NK: To be honest, the façade and fenestration industry did not exist when we started the business decades back. Carpenters used to buy aluminium sections and glass from a local market and they themselves used to fabricate and install windows and doors. Gradually, we introduced factory fabricated windows and doors and that is how we started our business. At present, our main line of work includes creating facades and also focus on high-end windows and doors as a second offer to the customer in terms of fenestration. During one of my holiday trips abroad, I was totally rammed by the buildings there. This trip helped me to observe, study and know more about the technicality of facades. In India, I spoke to builders to introduce those techniques in their buildings. It was not easy for me to convince that the glass can stick to the exteriors of any building with silicone without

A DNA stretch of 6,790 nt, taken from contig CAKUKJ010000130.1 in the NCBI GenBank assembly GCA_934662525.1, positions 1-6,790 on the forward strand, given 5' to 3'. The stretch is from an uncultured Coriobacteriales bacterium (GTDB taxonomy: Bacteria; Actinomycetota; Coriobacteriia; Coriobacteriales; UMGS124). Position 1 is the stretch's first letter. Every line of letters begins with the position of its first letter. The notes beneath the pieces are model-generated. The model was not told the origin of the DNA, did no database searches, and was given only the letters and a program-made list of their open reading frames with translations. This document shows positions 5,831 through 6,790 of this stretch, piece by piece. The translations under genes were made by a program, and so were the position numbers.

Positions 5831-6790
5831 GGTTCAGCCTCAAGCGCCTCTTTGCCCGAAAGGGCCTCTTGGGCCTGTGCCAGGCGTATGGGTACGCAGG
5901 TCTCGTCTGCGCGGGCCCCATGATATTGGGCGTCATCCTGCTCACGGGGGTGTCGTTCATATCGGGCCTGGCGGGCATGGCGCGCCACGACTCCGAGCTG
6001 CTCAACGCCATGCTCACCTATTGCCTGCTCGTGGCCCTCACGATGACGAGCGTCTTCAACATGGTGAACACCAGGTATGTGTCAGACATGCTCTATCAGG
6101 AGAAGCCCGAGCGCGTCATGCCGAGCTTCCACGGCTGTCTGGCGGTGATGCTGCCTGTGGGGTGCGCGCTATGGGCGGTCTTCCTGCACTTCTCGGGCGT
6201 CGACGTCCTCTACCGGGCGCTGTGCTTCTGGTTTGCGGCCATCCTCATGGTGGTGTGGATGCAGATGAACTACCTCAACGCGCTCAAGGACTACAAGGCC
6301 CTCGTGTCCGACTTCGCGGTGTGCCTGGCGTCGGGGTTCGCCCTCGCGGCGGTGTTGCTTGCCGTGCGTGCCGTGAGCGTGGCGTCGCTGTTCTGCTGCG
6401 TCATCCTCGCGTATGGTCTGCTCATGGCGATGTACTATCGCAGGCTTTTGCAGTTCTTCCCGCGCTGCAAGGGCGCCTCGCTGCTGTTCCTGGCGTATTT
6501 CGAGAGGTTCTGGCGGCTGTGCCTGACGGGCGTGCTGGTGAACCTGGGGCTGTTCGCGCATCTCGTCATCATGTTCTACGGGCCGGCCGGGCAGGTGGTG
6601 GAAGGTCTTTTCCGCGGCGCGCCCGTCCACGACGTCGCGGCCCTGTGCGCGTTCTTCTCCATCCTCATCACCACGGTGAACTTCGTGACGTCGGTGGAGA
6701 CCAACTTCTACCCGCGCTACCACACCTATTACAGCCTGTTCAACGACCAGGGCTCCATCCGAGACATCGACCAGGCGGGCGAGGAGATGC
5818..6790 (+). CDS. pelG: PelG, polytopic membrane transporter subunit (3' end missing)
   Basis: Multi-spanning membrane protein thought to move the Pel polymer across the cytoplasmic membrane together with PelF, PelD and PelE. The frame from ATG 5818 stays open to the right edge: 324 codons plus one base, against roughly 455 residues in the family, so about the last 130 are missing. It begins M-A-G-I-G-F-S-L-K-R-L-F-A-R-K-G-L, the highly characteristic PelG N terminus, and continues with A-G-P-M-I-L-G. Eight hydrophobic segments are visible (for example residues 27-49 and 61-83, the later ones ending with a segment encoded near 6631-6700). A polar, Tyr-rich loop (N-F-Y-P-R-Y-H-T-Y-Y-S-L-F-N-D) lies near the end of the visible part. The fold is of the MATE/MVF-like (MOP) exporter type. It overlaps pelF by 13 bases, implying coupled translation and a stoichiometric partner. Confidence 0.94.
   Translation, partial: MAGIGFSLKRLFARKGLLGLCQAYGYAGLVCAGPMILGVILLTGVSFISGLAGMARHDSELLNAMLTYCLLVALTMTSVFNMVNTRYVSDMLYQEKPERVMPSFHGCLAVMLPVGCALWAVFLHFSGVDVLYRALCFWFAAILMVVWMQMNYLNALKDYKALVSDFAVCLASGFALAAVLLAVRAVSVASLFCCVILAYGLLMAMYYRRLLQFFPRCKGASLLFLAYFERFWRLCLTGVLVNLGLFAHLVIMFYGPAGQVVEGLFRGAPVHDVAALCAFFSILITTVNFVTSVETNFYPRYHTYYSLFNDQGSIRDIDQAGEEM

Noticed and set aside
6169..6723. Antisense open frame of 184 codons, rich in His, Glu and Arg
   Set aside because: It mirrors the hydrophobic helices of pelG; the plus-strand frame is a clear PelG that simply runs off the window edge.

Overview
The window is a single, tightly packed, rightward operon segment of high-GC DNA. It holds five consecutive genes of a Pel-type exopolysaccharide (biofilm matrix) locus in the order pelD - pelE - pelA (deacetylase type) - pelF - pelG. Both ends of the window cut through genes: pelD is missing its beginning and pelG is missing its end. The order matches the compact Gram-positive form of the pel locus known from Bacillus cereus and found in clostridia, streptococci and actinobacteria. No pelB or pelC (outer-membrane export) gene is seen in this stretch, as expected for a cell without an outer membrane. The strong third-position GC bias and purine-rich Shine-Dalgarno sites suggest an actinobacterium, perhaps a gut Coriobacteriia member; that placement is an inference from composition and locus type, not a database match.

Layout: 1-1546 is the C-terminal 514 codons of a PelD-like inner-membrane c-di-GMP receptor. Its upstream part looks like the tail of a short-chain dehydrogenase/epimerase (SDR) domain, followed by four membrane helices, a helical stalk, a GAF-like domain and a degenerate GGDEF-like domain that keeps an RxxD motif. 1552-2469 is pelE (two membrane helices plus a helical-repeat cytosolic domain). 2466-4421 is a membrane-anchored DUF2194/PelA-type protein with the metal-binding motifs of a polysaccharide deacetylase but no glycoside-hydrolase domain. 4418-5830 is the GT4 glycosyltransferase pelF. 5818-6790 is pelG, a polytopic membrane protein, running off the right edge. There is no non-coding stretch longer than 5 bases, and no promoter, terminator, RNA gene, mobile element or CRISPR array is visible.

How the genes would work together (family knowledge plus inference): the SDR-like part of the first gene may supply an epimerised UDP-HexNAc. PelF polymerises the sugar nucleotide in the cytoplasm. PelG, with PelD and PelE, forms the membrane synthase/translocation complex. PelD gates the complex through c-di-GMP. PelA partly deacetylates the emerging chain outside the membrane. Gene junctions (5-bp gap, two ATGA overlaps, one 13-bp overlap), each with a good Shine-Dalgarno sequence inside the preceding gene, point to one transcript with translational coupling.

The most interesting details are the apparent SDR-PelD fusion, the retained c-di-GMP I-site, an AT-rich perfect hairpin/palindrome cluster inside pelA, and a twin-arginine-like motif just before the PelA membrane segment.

Crossroads - The Mall, Mumbai

Jan - Feb 2018 WFM  89


GIFT Tower, Gandhinagar

We were the first company that brought in double glazing, powder coating, and unitised structural glazed panels in the country. We were also the first company to install conveyor lines to manufacture the unitised panels.  WFM: Please tell us about your vision and what

kept you going?

The Ramada Inn Palm Grove Hotel, Mumbai

process of toughening of glass and the use of it. There were only three toughening plants in India in 1995, and GSC was one of them. We used to conduct road shows and full-day seminars to create awareness about the new systems and products. By 2005, the market scenario changed and opened up. Suddenly there were two kinds of players - big boys and small boys – based on the business volumes and good infrastructure. Again